Waking up at 4am has another upside for Gaurav though: “My wife knows I play FIFA, but she doesn’t know anything about the FIFA Points and the gambling aspect of it. She doesn’t know about it at all, and I like it that way,” he says. “I feel guilty sometimes thinking of how I am hiding it from her. It’s a huge amount of money. I don’t care what she does with her money, but it’s still something I keep secret from her. I don’t think she would like the idea.”

“I feel guilty sometimes thinking of how I am hiding it from her. It’s a huge amount of money.”

And so it has been for much of the last eight years. A friendly, sociable, and altogether normal guy with a good job and a loving family, living an entirely separate secret life, where he pays thousands for the chance of playing as his favourite football players in a video game. A video game that, on top of everything else, comes out – and therefore resets players’ progress – every year.

“After I spend something, and I look back on it, I think ‘What the fuck did I do that for?’. It’s nothing, it’s just pixels on a screen. It’s going to be gone in a year,” he sighs. “Even when I get a good player, I’m happy for that moment, but then later I think ‘I spent £100. I could have gone for dinner with my wife, or I could have bought something real.’”

Like most addicts, Gaurav has tried to put it down: “I don’t know how to go about quitting. At the start of every FIFA I say I’m not going to buy anything. Then, I don’t know how it starts, but I just keep spending and spending and spending. It’s something that I’m really stuck in and I don’t know how to get out of it. I spent £100 on FIFA Points the day before yesterday,” he continues. “I actually have no idea what to do.”

The house always wins

5,000 miles from Dresden is EA Vancouver, the shiny development studio where FIFA has been worked on every year since 1993, and where, in 2008, two of its 1,300 employees would come up with an idea that would change Gaurav’s life.

Virgil van Dijk's EA Sports FC 24 ultimate team stats
Image credit: Electronic Arts

Producer Matt Prior and executive producer Andrew Wilson, now EA’s CEO, were taking note of the gacha boom in Asia. Having also admired a short-lived trading card mode from a previous FIFA spinoff game in 2007, they decided to try and combine the two. It would be called FIFA Ultimate Team. It’s safe to say it took off. But if opening packs to get football player cards was such a lucrative business, why aren’t Panini and Topps, the companies that make the football stickers I spent my pocket money on, recording similar profits?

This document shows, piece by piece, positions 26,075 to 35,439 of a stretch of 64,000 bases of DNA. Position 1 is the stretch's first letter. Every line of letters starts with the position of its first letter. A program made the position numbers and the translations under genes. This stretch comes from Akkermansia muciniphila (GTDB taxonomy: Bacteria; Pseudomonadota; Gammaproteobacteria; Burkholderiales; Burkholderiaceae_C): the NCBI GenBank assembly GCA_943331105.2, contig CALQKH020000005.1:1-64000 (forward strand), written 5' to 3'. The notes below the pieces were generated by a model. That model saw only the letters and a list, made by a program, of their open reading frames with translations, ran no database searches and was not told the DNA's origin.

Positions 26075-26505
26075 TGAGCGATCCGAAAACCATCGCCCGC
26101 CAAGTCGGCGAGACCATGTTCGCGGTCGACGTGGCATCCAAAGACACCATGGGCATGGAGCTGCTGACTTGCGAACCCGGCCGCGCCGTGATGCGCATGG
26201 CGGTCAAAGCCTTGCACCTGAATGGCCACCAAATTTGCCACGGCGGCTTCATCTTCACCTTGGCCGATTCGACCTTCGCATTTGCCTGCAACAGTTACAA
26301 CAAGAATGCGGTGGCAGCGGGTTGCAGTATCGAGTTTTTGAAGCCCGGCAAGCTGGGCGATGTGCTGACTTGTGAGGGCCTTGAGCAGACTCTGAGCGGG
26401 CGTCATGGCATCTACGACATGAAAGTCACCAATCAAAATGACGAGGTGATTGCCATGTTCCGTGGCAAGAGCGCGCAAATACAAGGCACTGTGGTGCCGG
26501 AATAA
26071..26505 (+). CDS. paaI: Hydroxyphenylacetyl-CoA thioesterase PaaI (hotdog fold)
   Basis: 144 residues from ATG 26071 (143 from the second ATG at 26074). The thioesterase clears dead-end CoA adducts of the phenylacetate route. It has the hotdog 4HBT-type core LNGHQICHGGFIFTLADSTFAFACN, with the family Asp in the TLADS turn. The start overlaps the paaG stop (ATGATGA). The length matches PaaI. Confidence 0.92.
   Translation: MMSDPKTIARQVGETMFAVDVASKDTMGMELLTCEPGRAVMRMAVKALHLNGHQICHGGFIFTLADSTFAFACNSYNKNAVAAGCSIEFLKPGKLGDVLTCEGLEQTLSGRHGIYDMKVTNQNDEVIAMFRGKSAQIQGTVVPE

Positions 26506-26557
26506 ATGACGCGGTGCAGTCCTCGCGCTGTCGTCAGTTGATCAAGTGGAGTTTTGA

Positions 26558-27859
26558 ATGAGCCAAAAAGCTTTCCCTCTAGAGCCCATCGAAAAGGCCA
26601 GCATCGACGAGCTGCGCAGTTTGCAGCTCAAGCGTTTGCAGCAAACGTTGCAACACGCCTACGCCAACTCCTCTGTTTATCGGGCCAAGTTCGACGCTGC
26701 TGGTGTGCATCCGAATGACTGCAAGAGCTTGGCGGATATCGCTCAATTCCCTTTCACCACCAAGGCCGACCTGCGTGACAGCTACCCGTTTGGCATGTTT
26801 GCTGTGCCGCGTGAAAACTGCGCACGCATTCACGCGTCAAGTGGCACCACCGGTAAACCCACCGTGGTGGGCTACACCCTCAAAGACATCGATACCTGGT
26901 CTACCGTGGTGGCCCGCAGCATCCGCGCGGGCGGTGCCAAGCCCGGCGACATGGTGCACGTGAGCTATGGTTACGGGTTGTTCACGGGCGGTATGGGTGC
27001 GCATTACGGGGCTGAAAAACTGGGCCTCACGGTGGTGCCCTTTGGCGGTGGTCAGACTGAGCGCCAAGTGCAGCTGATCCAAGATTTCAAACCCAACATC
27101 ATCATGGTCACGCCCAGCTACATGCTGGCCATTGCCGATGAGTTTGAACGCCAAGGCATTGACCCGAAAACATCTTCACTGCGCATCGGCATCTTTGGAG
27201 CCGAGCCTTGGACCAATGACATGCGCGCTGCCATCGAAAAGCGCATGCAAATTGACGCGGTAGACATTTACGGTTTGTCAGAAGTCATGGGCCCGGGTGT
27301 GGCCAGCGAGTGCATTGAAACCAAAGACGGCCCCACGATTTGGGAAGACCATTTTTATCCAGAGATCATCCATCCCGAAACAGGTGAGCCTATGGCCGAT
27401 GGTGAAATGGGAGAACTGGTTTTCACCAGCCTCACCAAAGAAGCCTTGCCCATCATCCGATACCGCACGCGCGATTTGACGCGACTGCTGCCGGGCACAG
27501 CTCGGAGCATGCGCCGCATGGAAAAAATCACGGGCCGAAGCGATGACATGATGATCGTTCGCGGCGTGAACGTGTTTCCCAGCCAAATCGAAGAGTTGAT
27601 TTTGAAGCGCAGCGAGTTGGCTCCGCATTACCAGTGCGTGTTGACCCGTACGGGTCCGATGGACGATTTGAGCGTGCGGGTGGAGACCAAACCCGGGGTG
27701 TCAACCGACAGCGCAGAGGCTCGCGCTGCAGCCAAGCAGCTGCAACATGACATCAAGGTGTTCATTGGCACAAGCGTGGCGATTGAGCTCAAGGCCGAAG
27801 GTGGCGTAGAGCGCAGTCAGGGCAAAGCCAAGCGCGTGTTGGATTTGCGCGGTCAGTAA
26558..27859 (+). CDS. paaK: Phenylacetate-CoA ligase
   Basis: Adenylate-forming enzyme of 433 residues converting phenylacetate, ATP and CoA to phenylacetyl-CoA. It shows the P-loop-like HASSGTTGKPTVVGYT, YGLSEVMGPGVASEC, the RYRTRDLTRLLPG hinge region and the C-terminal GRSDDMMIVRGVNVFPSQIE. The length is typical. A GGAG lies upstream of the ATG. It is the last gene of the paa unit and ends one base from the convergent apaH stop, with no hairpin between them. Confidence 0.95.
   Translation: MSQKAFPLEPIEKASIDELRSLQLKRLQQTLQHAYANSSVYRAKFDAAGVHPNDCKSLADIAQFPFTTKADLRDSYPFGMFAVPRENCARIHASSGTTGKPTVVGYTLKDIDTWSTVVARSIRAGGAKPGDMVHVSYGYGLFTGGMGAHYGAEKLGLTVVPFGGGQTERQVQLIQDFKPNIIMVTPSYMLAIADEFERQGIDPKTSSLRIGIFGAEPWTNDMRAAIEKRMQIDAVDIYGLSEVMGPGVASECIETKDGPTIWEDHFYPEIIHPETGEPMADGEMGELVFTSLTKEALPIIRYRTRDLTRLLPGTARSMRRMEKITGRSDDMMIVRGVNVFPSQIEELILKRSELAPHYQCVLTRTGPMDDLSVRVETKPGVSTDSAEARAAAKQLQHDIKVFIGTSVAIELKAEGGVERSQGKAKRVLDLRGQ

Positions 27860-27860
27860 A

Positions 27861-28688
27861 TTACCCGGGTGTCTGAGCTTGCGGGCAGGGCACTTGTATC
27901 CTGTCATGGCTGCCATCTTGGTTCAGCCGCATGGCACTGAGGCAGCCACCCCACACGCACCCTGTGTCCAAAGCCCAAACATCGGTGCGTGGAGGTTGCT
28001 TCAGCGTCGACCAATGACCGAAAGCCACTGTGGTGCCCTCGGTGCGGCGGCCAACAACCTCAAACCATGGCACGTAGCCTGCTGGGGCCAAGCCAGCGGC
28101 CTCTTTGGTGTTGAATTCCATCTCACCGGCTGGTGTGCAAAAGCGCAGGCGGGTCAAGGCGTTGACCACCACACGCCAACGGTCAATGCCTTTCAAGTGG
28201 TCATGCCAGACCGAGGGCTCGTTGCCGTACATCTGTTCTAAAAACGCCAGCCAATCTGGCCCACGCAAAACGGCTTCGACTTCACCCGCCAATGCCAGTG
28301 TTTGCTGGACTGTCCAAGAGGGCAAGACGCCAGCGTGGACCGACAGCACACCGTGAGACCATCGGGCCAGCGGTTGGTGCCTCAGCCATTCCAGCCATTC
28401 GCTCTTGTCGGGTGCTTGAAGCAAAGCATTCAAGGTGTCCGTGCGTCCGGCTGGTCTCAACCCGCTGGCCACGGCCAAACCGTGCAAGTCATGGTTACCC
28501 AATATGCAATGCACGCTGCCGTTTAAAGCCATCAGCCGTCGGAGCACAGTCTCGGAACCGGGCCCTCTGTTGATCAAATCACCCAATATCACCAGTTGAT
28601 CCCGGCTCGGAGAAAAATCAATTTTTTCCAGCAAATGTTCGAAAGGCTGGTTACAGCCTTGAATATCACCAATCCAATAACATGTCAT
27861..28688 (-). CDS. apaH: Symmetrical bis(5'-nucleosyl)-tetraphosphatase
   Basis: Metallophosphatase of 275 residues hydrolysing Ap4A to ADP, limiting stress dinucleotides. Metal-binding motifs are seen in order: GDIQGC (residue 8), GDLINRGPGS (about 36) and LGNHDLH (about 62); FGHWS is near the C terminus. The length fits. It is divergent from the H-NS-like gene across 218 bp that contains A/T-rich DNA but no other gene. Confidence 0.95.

“Without a shadow of a doubt, there are clear correspondences between loot boxes and problem gambling,” says behavioural scientist Dr. David Zendle. Considered a world expert on the subject, Zendle has been investigating this link for as long as Gaurav has been spending money on Ultimate Team. “If you look at the roulette-like way that CS:GO, for example, presents the opening of the loot box, and then you look at the spinning of the wheel on even a classic fruit machine, there are striking visual and auditory similarities,” he tells me from his office at the University of York.

These similarities appear to be reflected in Zendle’s results. “If you ask people how much they’re spending on loot boxes, and then you give them a standardised measure of gambling problems, dozens of times we’ve seen this effect replicated,” he says. The link is so strong, he argues, that, just as a traditional gambler may not be doing it to make money, people who buy FIFA packs are often not doing so to get a better in-game team.

“People often posit a rational behaviour pattern within FIFA, where they say ‘People opening packs are seeking to do better at the game’. Actually, a lot of stuff when it comes to randomised reward schemes isn’t rational. People open it for an experience, rather than it being because it’s the optimal rational path to getting the players they need for the best team.”

When he says this, I’m reminded of something Gaurav told me when I asked him why he doesn’t spend his money buying coins from third-party websites. That way he could guarantee getting a good player, right? “Well, it would violate the terms of service,” Gaurav informs me. “But mostly, opening packs is a lot more fun. You get more of a high.” There’s that word again. High.